The red and black shirts, with text that says "VICK 'EM" on
the front in an apparent reference to the Aggies' slogan "Gig
'em," was created by a Tech student who was trying to sell them
before Saturday's game in Lubbock.
The back of the shirt shows a football player wearing the No. 7
Vick jersey holding a rope with an image of the mascot Reveille at
the end of a noose. Vick, who faces up to five years in prison
after pleading guilty to a federal dogfighting charge, is suspended
indefinitely by the NFL.
Tech officials late Tuesday announced the fraternity that sold
the shirts was suspended temporarily and will face judicial review
for allegedly violating the solicitation section of the students'
code of conduct.
The school said it wouldn't allow the sale on campus of items
that are "derogatory, inflammatory, insensitive, or in such bad
No more shirts are being produced, the school said in a release.
A&M officials, in a statement, thanked Tech administrators for
"their response and action regarding this matter."
Geoffrey Candia, the creator of the shirts who is with the Theta
Chi fraternity, told The Associated Press they were taking full
responsibility. "We realize the shirts shouldn't have been
printed," he said.
He told The Battalion, A&M's newspaper, for Tuesday's editions
that the university prohibited sale of the shirts on campus through
his fraternity. He said he originally had wanted to give 50 percent
of the proceeds to an animal defense league in Lubbock "because we
knew there would be a controversy about the shirts, you know,
animal rights, stuff like that."
Candia told the newspaper about 300 had been sold. He had hoped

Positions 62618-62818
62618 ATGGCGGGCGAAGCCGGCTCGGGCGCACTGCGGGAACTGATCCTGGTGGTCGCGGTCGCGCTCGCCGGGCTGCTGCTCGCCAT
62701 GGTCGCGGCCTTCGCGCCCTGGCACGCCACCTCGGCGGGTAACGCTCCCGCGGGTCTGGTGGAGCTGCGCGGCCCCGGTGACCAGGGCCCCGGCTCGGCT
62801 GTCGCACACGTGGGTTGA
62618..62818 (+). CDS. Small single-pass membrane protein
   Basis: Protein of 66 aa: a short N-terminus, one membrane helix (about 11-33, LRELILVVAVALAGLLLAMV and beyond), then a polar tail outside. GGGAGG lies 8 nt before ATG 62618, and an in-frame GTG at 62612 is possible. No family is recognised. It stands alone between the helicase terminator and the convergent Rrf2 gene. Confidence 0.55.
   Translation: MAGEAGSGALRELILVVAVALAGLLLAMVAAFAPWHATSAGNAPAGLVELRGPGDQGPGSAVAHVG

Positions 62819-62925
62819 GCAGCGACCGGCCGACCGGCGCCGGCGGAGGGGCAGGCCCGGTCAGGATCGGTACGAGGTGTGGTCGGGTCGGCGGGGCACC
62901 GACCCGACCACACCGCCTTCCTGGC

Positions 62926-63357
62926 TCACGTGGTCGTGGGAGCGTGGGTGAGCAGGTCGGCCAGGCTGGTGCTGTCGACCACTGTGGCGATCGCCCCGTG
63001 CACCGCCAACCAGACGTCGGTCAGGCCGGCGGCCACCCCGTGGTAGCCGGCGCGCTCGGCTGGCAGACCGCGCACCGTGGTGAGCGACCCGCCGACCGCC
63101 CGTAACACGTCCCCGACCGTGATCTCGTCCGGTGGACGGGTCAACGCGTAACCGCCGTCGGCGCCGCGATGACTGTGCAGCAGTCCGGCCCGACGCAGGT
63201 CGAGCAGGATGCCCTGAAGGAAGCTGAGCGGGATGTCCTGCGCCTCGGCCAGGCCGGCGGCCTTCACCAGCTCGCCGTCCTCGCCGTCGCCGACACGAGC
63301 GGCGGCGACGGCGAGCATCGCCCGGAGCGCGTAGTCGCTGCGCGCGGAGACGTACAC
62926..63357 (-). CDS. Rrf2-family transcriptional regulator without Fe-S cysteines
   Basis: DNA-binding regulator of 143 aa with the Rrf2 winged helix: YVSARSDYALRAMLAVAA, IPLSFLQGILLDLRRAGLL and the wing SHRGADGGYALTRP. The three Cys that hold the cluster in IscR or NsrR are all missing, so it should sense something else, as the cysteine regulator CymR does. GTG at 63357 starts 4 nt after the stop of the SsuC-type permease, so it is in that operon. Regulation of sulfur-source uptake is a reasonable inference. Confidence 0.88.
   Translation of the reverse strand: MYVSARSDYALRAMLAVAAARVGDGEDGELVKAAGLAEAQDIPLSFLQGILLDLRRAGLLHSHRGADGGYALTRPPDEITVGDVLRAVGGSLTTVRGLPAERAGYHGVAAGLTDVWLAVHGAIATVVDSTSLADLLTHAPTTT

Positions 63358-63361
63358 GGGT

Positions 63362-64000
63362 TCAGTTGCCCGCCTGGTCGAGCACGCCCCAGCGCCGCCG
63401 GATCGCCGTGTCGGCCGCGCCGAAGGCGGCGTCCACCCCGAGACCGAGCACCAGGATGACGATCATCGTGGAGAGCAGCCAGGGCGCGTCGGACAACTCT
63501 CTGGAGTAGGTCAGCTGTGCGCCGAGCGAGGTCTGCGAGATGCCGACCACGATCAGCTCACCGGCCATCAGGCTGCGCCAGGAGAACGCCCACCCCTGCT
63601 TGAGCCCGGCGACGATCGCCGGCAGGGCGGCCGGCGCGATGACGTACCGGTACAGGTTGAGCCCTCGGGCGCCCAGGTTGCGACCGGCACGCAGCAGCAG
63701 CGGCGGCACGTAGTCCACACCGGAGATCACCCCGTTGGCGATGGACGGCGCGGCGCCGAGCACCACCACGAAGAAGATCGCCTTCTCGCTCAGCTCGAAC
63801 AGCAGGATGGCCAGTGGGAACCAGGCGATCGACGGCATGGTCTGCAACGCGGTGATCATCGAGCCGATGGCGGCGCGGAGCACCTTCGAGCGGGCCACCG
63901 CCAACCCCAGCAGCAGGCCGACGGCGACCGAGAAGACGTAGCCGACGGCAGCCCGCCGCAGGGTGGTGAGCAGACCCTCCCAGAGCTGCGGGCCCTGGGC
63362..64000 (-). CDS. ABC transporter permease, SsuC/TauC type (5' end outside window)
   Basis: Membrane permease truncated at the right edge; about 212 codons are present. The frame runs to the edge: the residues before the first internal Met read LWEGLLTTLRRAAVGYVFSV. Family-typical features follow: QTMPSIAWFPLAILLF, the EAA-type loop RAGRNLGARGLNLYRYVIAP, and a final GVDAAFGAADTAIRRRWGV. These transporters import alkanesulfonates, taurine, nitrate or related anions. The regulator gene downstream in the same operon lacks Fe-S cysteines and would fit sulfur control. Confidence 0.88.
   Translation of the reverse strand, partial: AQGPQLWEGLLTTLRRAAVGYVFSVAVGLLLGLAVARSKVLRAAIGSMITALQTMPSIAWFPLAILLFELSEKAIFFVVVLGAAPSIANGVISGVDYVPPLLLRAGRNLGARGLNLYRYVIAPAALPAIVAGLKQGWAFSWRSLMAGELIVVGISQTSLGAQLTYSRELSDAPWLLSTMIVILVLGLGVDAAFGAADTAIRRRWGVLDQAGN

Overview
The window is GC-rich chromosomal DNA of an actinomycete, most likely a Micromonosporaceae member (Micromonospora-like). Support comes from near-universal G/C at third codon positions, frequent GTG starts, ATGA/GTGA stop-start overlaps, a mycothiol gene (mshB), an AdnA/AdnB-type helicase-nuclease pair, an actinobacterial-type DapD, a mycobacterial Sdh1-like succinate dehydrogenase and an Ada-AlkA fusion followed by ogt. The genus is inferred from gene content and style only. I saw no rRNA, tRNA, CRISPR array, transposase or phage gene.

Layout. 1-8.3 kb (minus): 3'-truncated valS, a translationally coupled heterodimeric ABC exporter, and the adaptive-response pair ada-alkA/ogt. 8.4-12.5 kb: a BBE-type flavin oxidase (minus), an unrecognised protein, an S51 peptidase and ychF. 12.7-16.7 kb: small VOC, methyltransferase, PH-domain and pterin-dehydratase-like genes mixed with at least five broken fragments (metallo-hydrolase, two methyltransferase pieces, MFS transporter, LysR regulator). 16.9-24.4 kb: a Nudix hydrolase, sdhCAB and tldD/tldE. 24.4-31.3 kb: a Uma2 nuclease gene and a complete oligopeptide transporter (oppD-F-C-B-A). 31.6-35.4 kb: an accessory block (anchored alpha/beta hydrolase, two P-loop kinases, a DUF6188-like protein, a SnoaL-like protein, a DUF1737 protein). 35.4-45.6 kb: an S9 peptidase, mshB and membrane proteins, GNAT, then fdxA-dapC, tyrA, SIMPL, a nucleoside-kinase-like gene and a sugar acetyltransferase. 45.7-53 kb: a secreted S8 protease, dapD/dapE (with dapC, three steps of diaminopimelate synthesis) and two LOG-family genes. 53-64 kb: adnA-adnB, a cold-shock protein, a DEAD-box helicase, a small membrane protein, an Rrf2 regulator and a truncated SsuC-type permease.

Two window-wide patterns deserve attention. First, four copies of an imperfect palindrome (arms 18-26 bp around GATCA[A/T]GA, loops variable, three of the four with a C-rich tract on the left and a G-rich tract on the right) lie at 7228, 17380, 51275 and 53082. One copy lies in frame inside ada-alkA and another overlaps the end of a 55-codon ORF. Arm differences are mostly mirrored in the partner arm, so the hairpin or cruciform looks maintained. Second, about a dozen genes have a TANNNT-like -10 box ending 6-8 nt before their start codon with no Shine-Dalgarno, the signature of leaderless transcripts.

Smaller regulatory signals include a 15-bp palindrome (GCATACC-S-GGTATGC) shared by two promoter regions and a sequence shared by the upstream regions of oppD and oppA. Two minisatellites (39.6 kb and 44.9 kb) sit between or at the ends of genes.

500 would be sold before Saturday's game.
In a posting on his Facebook site at about 4 a.m. Tuesday,
Candia wrote: "a little tshirt get aggies all worked up... its a
The controversy comes about 2½ months after Gerald Myers, Tech's
athletic director, announced a campaign to promote good
sportsmanship across the campus and at athletic events. The words
used in the effort are honor, respect, pride and tradition.
Myers did not immediately return a call seeking comment Tuesday.
"You can't make light of a situation like that," Tech media
relations spokesman Chris Cook said. "That is in poor taste and
Robyn Katz, president of Tech's chapter of the Student Animal
Legal Defense Fund, said her organization "wouldn't take a dime"
"If he really wanted to help promote anti-animal cruelty then
he would donate time" at a no-kill shelter," she said. "He's
really doing the Tech community a disservice. There's plenty of
other ways to promote a rivalry."
Hostility between the two schools is nothing new.
In 1999, after a Tech football victory, Red Raiders fans pelted
Aggies players with batteries and taunts. Tech fans tore down the
goalposts and paraded them past the Aggies' bus.
In 2001, about 1,000 Tech celebrants tore down the goalposts,
marched them the length of the field and pushed them into the A&M
section of the stadium. Aggies threw ice and a skirmish ensued.
Then there were the tortillas. In 1992, Tech fans began tossing
them like Frisbees onto the field during games. A year later,
hundreds of tortillas -- many carrying unprintable messages -- were
thrown during an A&M game.
The rivalry is not confined to the gridiron. Controversy
followed two men's basketball games that A&M won in Lubbock.
In 1994, after a one-point, last-second decision, a jumble of
punches and pushes broke out between the exiting Aggies and angry
Tech fans. Aggie coach Tony Barone and two of his players
ultimately paid $5,000 to settle a lawsuit stemming from the fight.
In January 2000, referees counted A&M's shot in the final second
to give the Aggies an 88-86 win. Then they overturned it. Then they
overturned it again, giving the victory to A&M.